Executive Director, Atwea College (formerly WEA Hunter)
Not long after joining WEA Hunter’s Links to Learning team in 1999 her passion for education was sparked when she saw a logical approach to providing practical ways for young people to engage in education.
The result was the creation of the Alesco Senior College which has now seen more than 1,000 young people across the Hunter and Mid North Coast successfully complete high school studies.
This approach saw her progress through the organisation where she continued to identify niche markets and logical ways for people to engage in learning. In 2016, Cox was appointed Executive Director and continued, with the support of a volunteer board and staff of about 30 people, grow the not for profit organisation.
Today, the organisation employs 97 permanent staff plus dozens of part time tutors and experienced a 350% increase to income in just four years. In April 2019, Cox took the century old organisation into its next chapter by naming it Atwea College.
- What makes a good leader?
I think there’s a couple of elements that make a good leader. I think consistency is really critical for good leadership. I think having a really clear vision of what it is that you’re trying to achieve as a leader, because if the leader doesn’t have a clear vision – how can we expect all the other team members to participate in that?
But I think clear vision balanced with a sense of humility is so important. I think it’s really critical that leaders are not afraid to have a conversation or a discourse where they might not always be right.
So I think a clear vision with humility is really important. And then along with the consistency is the setting clear expectations, remembering people are not psychic, that they do need to understand what it is that they’re trying to achieve. And so by bringing all of that together I think those elements make really strong leaders.
- What do you believe has shaped your leadership style?
I think there’s been a couple of elements that have shaped my leadership style. I personally have a really strong need for developing respect and trust between those people who are working very closely together.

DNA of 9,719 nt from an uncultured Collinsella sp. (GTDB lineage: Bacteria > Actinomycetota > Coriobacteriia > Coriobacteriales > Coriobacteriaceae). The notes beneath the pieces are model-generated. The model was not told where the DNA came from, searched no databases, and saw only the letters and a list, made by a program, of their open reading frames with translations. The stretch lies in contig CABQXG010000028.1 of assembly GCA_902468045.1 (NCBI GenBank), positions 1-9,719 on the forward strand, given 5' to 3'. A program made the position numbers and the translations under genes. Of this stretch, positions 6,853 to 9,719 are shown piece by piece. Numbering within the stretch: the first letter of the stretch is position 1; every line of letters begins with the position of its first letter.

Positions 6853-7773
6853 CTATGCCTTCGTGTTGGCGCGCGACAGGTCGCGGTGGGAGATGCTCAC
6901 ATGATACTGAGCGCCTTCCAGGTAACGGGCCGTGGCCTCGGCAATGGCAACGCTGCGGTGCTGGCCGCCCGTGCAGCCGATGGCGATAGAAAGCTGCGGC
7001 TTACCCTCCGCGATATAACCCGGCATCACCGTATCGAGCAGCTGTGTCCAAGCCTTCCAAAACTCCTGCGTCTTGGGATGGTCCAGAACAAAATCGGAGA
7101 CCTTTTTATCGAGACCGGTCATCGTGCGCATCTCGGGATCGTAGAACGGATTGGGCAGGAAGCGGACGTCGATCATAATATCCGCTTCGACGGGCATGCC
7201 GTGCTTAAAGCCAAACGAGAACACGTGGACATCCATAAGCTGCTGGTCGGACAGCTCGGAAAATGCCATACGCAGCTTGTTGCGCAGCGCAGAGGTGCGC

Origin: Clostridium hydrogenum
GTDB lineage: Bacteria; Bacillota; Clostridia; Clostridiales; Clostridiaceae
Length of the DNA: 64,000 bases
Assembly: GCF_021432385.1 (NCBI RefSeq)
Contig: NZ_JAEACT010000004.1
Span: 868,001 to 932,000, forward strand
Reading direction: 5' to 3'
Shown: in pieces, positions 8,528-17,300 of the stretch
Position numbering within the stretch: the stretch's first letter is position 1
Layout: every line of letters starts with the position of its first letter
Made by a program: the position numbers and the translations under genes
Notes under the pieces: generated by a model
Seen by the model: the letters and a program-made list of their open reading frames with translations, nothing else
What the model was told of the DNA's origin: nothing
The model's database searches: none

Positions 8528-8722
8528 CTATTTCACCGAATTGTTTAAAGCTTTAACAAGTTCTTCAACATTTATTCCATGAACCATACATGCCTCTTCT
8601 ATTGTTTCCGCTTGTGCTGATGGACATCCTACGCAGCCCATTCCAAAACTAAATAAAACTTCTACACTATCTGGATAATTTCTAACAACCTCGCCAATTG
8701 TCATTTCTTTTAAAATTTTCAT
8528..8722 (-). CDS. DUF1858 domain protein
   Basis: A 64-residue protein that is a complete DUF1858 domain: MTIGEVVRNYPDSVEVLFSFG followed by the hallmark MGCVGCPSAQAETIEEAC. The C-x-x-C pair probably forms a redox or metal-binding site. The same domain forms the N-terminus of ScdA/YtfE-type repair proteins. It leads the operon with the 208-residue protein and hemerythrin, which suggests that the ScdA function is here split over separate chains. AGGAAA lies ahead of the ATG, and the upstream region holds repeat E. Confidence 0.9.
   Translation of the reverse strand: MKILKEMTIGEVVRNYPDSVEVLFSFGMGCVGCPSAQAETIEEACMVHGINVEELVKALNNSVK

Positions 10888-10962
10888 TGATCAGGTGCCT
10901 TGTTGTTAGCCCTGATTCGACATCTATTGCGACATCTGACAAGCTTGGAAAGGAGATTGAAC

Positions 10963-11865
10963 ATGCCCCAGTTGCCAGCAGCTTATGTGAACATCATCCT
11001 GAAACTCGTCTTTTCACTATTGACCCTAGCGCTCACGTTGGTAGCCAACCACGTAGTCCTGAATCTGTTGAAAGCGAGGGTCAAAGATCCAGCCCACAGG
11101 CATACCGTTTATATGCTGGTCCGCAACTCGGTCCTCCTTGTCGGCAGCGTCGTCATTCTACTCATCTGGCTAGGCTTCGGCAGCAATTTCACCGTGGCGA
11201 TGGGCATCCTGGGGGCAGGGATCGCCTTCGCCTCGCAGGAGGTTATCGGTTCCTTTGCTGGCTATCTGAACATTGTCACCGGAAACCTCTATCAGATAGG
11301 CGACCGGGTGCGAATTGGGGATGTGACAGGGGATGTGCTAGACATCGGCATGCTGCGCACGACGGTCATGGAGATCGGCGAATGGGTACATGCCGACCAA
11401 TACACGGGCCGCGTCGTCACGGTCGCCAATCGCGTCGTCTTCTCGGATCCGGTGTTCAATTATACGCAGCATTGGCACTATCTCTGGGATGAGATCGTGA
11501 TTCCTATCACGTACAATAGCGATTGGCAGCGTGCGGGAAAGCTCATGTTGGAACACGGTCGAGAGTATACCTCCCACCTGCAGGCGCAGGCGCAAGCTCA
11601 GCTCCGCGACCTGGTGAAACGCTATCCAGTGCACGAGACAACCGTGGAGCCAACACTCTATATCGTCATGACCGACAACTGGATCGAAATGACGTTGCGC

And I think that that then passes along to those who are within my team about having the mutual respect and developing trust between understanding that although my team members may not do everything the way I would do it, them actually achieving the outcome is the most important thing.
And it’s all right to let them go and to achieve the goal in the way that suits their needs best.
I think having the opportunity to be bold and try new things and to see them unfold and to see them work out has developed my leadership style around encouraging others to be bold and encouraging others to think outside the square.
But mostly I think what developed my leadership style has been the opportunity to be mentored by people in front of me who have helped tempo my very strong convictions with being able to see a way forward in a manner that helps other people come with that journey.
So my natural style is to be very strong in my convictions, and to rush at things and make things happen. But I’ve had the opportunity over the years to be mentored by some very successful business people and the leaders before me in the organisation that I’m with, whereby it helps me to see that rushing and making things happen just because I think that they’re a great idea doesn’t always mean that they’re going to come off the way that I see them.
So the opportunity to be mentored in good leadership and balancing those two elements together has been critical for the way I now develop and mentor other people in my organisation towards their leadership style.